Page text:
So all along, we knew what was coming, and we denied it. Now, it's our generation that will pay the piper. Do our ancestors bear any responsibility? Do we? Are we responsible for our children, grand children and maybe great grand children as this grand planetary experiment winds down.

I say we do, if we truely believe we are more than animals. We are the first creatures on this planet that we know of, that can consciously shape our own destinies, and we used it to be as unknowing animals, and propagate into overshoot.

And perhaps, that's our only excuse. We've just come out of the jungle. We've made our first faltering steps toward higher noble goals, yet we brought the jungles and plains with us, expressed in our subconcious and our instincts. Our brains are still tuned to watching for tigers and leopards, while our glands tells us we must outbreed the predators. No one ever told our genes that the predators are banished. We never evolved, past the point where our animal drives stand on equal footing with our intellect.

Perhaps, we're due to go back to nature and take another spin along the evolutionary roller coaster.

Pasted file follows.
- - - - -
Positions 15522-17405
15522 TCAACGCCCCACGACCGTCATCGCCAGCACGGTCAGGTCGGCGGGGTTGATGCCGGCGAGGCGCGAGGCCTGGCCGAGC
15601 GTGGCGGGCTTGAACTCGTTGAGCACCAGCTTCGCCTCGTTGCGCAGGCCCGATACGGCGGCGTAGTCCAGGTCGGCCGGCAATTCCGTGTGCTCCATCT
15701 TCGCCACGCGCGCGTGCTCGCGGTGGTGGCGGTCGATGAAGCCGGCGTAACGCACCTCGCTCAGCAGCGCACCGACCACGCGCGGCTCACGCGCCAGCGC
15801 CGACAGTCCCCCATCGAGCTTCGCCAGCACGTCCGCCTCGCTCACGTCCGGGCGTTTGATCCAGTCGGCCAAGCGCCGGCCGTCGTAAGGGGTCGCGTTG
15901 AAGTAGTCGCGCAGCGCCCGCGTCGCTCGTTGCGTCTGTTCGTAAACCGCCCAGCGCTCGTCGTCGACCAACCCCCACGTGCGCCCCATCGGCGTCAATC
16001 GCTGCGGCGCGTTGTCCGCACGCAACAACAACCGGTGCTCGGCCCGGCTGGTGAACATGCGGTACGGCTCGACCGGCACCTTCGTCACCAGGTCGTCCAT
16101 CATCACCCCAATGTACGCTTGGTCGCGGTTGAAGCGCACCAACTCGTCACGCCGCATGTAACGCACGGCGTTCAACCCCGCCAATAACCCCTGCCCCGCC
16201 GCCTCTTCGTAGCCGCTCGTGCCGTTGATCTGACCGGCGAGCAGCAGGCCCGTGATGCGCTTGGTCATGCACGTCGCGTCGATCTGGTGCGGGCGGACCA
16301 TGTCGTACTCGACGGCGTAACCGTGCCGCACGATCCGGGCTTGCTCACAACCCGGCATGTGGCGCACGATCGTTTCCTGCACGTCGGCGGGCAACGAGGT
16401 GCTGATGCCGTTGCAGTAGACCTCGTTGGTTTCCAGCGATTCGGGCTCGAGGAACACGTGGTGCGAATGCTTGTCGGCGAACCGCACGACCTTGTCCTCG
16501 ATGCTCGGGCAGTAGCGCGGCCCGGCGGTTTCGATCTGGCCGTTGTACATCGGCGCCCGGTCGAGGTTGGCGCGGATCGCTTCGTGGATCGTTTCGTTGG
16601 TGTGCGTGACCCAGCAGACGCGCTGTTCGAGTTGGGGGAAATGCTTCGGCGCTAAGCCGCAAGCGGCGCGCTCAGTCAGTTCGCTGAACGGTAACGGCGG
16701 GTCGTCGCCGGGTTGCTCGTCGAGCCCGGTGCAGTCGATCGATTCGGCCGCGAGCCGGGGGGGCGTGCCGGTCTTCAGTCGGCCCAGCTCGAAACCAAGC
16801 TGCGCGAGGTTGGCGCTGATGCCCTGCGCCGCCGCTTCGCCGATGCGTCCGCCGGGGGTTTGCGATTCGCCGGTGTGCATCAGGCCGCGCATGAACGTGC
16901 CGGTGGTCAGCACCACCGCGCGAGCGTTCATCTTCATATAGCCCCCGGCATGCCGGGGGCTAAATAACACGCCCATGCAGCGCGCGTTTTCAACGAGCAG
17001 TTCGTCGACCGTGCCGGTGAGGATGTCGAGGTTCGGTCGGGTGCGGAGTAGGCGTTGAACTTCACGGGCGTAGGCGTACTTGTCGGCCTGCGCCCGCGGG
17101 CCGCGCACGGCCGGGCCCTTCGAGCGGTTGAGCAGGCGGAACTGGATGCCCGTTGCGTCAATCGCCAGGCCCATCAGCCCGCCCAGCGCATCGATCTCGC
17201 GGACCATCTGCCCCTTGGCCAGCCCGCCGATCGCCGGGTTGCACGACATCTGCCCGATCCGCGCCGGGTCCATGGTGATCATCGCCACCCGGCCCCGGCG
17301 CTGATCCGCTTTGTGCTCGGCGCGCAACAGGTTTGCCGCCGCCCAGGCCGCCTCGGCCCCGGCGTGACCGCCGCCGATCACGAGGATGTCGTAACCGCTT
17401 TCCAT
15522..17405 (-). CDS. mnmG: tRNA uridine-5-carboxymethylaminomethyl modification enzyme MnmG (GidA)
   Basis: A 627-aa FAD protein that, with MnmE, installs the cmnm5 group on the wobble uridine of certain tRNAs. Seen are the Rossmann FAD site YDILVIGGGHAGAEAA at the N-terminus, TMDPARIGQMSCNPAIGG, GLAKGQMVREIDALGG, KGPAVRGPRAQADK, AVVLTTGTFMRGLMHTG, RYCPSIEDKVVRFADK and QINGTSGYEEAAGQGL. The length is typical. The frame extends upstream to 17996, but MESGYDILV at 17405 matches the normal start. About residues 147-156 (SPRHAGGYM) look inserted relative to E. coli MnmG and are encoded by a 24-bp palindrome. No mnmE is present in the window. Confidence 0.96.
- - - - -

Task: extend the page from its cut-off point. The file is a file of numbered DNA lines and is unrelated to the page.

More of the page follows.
And we are on a roller coaster, going over the top. It's a little late to get off, so hang on and enjoy the ride!

But isn't it exciting, to be here? To be where we are now? To sit at the very apex of the greatest civilization mankind will likely ever know? We are the stuff of dreams and of future legends.

Enjoy the ride!

Take your place on the Great Mandela!

This our time to live, to shine! Revel in it!

Someone had to be here, it may as well be us!

5 Comments:

At 8:59 AM, Anonymous JungleWoods said...

Weasedog writes:
"But isn't it exciting, to be here? To be where we are now? To sit at the very apex of the greatest civilization mankind will likely ever know? We are the stuff of dreams and of future legends."

WTSHTF and things get hard, if I'm still around, I'm going to remember this quote.

Thought provoking post Wease.

 
At 8:18 PM, Blogger BrunotheBear said...

Weasledog,

I enjoy your posts over at Kuntsler's. I especially like your notes on Malthus and population overshoot. Donella Meadows was one of my favorite columnists. Have you ever read Garrett Hardin's "Tragedy of the Commons"? The original from 1968, published in Science? Lots of profound stuff in there. You are edging into the same territory- problems with no technical solutions that must still be solved.

Good job here, I'll check back regularly.

 
At 9:30 AM, Anonymous donna said...

Tell it, brother.

 
At 1:14 PM, Blogger Weaseldog said...

Yes, I've read those works.

It's amazing how simple and logical the overshoot arguments are. Yet because they carry a negative message, we are ill equipped to trust the logic behind them. We want to believe they are wrong, and so we do. And we live as if they are false and there are no limits.